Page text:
Diagnosis of Torsades de Pointes Ventricular Tachycardia
Diagnosis is by ECG showing an undulating QRS axis, with the polarity of complexes shifting around the baseline (see figure Torsades de pointes ventricular tachycardia Torsades de pointes ventricular tachycardia ). ECG between episodes shows a long QT interval after correction for heart rate (QTc). Normal QTc values are about 0.40 second for men and 0.41 second for women and are considered prolonged when > 0.47 second for men or > 0.48 second for women. A family history may suggest a congenital syndrome.
ECG warning signs of impending TdeP VT other than prolongation of the QT interval include
T-wave and U-wave fusion (sometimes with giant TU waves)
Post-extrasystolic changes in repolarization pattern
Macroscopic T-wave alternans (visible alternation of two different appearing T-waves)
Frequent polymorphic ventricular premature beats representing single beats of TdeP (often in bigeminy)
Repetitive short runs of polymorphic ventricular tachycardia
The TdeP VT itself is a rapid, polymorphic VT that tends to self-terminate. Onset typically follows a short-long-short RR interval initiation sequence (although this sequence is not specific for TdeP VT): The first short RR interval is between a baseline beat (usually a normal beat) and a premature beat (usually a premature ventricular beat). The long RR interval is the post-extrasystolic pause and ends with a baseline beat (usually a normal beat). The pause further prolongs the QT interval of this baseline beat and it is followed by a short RR interval when the TdeP VT begins. Although patients may have a normal QTc at other times, the QTc is usually substantially prolonged around the time of TdeP VT and the QT interval of the last QRS complex prior to TdeP VT must be long (often with a giant TU wave).
Pearls & Pitfalls
Torsades de pointes ventricular tachycardia
Treatment of Torsades de Pointes Ventricular Tachycardia
Unsynchronized direct current cardioversion for ventricular fibrillation
Correction of electrolyte abnormalities, especially hypokalemia
Magnesium sulfate (MgSO4) IV
Treatments to increase basal heart rate, including pacing or IV isoproterenol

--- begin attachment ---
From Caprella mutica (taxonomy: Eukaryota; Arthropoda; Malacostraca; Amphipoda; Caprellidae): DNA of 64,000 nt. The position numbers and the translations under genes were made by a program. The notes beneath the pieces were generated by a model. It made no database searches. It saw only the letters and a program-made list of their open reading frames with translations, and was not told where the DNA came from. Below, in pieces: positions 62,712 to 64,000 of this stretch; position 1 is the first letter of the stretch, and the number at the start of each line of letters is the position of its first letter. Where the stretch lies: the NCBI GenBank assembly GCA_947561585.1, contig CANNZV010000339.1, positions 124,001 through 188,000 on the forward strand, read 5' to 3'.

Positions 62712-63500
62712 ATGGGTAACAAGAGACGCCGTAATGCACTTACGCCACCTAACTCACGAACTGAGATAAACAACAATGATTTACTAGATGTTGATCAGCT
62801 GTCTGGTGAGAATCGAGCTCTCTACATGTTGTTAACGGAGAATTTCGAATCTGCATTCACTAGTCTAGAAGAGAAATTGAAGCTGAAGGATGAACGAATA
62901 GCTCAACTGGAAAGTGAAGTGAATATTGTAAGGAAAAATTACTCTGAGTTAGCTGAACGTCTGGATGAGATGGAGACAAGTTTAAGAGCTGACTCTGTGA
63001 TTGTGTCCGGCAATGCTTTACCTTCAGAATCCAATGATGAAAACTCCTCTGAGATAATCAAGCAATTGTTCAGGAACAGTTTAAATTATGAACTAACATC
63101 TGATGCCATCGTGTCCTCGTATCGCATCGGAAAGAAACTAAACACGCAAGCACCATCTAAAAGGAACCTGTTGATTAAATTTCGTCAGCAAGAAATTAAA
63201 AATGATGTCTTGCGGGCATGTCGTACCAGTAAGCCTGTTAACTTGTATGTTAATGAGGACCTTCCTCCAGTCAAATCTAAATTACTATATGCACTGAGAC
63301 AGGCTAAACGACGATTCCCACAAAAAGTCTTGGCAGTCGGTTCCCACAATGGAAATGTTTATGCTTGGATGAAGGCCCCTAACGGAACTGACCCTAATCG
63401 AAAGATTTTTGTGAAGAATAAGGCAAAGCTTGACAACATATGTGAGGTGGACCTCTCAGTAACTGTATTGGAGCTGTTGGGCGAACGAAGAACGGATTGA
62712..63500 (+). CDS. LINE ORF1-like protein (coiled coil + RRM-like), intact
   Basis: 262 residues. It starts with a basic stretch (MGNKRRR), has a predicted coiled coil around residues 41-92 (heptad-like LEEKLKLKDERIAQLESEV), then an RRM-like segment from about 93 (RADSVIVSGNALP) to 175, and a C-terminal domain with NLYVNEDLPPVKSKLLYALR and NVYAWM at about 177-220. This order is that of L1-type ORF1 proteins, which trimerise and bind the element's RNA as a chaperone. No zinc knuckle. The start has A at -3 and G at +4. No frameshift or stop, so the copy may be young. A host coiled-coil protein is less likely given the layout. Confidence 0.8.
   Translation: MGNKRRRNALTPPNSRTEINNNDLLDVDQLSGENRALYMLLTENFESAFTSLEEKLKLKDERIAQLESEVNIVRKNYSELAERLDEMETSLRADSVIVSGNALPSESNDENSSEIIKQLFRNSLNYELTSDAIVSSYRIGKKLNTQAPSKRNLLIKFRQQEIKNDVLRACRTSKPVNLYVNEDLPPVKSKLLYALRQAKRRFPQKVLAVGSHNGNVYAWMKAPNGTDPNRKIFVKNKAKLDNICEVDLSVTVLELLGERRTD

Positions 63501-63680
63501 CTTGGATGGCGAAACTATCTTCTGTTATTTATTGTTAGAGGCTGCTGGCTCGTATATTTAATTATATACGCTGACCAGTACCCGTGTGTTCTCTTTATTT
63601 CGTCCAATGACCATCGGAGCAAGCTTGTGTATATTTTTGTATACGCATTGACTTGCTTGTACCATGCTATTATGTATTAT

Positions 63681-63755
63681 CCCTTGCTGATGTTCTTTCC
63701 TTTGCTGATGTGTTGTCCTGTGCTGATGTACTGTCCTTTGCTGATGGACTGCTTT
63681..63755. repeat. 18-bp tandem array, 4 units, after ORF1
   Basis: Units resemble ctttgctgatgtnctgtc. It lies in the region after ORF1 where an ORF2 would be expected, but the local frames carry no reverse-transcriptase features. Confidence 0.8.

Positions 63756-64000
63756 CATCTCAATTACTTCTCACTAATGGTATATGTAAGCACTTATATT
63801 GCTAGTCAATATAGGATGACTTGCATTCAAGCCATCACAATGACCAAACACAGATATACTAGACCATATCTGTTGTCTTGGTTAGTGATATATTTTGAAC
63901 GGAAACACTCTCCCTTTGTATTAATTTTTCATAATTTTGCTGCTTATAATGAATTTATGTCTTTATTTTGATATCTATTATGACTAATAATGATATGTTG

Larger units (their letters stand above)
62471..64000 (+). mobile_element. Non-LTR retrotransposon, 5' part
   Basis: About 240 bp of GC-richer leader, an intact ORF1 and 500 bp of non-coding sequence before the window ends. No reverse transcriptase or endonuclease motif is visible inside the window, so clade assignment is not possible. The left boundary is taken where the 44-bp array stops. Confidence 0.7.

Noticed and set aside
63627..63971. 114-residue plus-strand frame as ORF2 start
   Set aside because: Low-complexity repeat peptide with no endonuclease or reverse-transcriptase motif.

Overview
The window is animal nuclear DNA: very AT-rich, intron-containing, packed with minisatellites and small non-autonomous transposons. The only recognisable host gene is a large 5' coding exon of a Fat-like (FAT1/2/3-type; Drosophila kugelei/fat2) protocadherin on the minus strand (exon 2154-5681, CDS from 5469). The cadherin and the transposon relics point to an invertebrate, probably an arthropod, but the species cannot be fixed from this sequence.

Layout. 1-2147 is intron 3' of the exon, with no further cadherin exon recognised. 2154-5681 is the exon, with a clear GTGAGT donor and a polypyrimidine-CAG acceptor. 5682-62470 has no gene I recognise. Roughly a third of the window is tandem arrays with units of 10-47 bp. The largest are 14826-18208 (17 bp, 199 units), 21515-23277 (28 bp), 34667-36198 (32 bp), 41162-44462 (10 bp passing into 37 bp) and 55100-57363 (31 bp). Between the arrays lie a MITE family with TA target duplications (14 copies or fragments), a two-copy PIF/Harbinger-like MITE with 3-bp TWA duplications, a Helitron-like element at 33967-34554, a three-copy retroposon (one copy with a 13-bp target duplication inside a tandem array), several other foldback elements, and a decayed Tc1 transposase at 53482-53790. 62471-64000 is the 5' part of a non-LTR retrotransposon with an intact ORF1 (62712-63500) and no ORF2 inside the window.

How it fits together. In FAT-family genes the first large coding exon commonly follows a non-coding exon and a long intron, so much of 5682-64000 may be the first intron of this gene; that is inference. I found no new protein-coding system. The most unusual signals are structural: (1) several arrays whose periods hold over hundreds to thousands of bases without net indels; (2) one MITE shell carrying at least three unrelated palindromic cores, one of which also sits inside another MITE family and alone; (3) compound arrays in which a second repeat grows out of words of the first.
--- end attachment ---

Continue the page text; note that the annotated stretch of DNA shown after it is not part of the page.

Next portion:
Treatment of cause
An acute episode prolonged enough to cause hemodynamic compromise is treated with unsynchronized cardioversion Defibrillation Cardiopulmonary resuscitation (CPR) is an organized, sequential response to cardiac arrest, including Recognition of absent breathing and circulation Basic life support with chest compressions... read more , beginning with 100 joules. Nevertheless, early recurrence is the rule. Electrolyte abnormalities (eg, hypokalemia Hypokalemia Hypokalemia is serum potassium concentration < 3.5 mEq/L (< 3.5 mmol/L) caused by a deficit in total body potassium stores or abnormal movement of potassium into cells. The most common... read more ), which can exacerbate the risk of ventricular arrhythmias, should be corrected. Patients often respond to magnesium, usually magnesium sulfate 2 g IV over 1 to 2 minutes. If this treatment is unsuccessful, a 2nd bolus is given in 5 to 10 minutes, and a magnesium infusion of 3 to 20 mg/minute may be started in patients without renal insufficiency. Lidocaine (a class Ib antiarrhythmic drug Class Ib antiarrhythmic drugs The need for treatment of arrhythmias depends on the symptoms and the seriousness of the arrhythmia. Treatment is directed at causes. If necessary, direct antiarrhythmic therapy, including antiarrhythmic... read more ) shortens the QT interval and may be effective especially for drug-induced torsades de pointes. Class Ia, Ic, and III antiarrhythmics are avoided.
If a drug is the cause, it is stopped, but until drug clearance is complete, patients with frequent or long runs of torsades de pointes ventricular tachycardia require treatment to shorten the QT interval. Because increasing the heart rate shortens the QT interval, temporary pacing, IV isoproterenol, or both are often effective. Increasing heart rate will also shorten the “long” in the “short-long-short” initiation sequences of TdeP VT.
Long-term treatment is avoidance of conditions that prolong the QT interval. Some patients with an acquired long QT-interval syndrome have an underlying subclinical congenital long QT-interval syndrome suggested by persistent QTc interval prolongation after removal of exogenous QTc prolonging influences.
The long QT interval responsible for torsades de pointes ventricular tachycardia can be congenital or acquired.
Torsades de pointes runs are usually self-terminating but frequently recurrent.
Unsynchronized defibrillation is required if a torsades induces ventricular fibrillation.
The torsades rhythm is treated with magnesium sulfate 2 g IV over 1 to 2 minutes, correction of hypokalemia, pacing or isoproterenol to increase heart rate, and correction of the cause.